Passing the 2002 Farm Bill was tough, but according to an influential member of the House Agriculture Committee, developing the next farm bill may be even more difficult.

During his address at the American Farm Bureau Federation’s 86th annual meeting, Rep. Jerry Moran (R-Kan.) says the federal budget deficit poses the most formidable obstacle. The goal of reducing the deficit will make it hard to maintain funding for agriculture programs, and substantially less money might be authorized for the next farm bill.

“Unfortunately, many members of Congress do not see farming and ranching as something they are interested in,” says Moran. “We have an urban Congress that sees agricultural spending as the place where the budget can be cut.”

These lawmakers have an “image of tremendous spending in agriculture,” he explains. But the current farm bill earmarks just 16 percent of its funding as payments to farmers. “Most of the money is for nutrition programs,” adds Moran.

He urged farmers to collaborate on developing a clear explanation of why specific farm programs should be maintained. In addition, they must explain why a national farm policy that stabilizes food and fiber production provides benefits for everyone.

“You have to say the same thing over and over until that message is received,” he adds. “The best way to begin the explanation is by meeting with members of Congress who represent you.”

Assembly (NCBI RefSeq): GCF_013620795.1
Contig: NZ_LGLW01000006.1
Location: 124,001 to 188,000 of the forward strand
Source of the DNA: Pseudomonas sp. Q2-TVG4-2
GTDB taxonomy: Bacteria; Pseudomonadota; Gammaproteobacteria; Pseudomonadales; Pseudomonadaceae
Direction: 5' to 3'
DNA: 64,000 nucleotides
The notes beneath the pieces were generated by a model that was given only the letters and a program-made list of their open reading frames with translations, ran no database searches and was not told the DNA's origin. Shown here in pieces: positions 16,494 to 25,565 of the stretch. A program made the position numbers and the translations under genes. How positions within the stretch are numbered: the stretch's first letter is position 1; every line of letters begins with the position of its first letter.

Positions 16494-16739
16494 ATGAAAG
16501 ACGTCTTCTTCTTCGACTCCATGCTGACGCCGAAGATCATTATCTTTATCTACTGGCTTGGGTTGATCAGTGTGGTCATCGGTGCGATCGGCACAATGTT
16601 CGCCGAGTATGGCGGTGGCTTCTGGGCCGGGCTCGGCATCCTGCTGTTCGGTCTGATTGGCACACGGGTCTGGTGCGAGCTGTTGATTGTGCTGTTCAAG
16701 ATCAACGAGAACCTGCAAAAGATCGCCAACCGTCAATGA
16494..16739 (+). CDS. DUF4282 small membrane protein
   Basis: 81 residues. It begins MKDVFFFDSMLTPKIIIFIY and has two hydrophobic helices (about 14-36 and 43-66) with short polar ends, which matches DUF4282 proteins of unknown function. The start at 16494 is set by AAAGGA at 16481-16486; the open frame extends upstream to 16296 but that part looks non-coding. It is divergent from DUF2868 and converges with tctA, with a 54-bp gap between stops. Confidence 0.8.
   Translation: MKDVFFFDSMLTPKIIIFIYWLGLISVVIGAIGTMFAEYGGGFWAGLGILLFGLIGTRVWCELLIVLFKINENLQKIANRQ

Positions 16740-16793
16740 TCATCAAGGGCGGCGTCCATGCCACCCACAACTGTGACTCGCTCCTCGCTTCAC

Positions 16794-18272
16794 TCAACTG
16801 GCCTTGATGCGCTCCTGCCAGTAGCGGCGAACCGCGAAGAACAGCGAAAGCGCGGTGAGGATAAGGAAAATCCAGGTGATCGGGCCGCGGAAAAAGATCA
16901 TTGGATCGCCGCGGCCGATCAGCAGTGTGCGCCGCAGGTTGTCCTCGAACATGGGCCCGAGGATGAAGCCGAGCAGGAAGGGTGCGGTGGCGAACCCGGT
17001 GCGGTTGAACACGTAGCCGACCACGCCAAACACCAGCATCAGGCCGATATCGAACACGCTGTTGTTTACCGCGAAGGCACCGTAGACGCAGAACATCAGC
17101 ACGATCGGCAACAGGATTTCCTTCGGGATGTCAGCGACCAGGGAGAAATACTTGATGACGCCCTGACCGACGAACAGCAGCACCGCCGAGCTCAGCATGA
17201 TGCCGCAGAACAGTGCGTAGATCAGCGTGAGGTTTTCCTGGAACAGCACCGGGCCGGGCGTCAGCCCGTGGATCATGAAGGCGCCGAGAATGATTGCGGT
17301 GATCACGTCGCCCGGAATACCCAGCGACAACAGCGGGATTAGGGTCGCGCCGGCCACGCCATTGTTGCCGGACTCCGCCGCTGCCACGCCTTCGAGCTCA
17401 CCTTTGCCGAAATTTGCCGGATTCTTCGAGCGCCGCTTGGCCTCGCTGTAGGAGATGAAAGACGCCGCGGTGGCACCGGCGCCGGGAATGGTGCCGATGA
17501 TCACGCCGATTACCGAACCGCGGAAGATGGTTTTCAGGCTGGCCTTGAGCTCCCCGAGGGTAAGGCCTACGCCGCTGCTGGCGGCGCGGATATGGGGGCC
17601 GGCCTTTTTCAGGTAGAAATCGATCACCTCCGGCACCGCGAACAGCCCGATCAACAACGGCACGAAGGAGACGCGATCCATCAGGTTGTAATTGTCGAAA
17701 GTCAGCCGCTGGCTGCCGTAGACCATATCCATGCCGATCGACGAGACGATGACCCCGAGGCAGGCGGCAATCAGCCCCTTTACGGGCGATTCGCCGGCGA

Moran, chairman of the General Farm Commodities and Risk Management Subcommittee, says the 2002 farm bill was developed when the federal budget contained a slight budget surplus. He notes cuts must be made in farm spending in the next bill, as well as in other line items of the federal budget. He predicts that Congress will likely cut funding for traditional commodity programs, yet maintain or boost dollars targeted for conservation.

Cuts in farm spending probably won’t achieve much in balancing the budget. He notes that eliminating current farm programs, which distribute money to producers, would only cut $18 billion annually—barely a dent in the deficit.

An emerging world market has further complicated the process of devising a farm bill. Disputes over agricultural trade are inevitable. Current disagreements before the World Trade Organization only point toward change, he says.

Moran assured the audience that farmers and ranchers would have many opportunities to participate in the development of the new farm bill.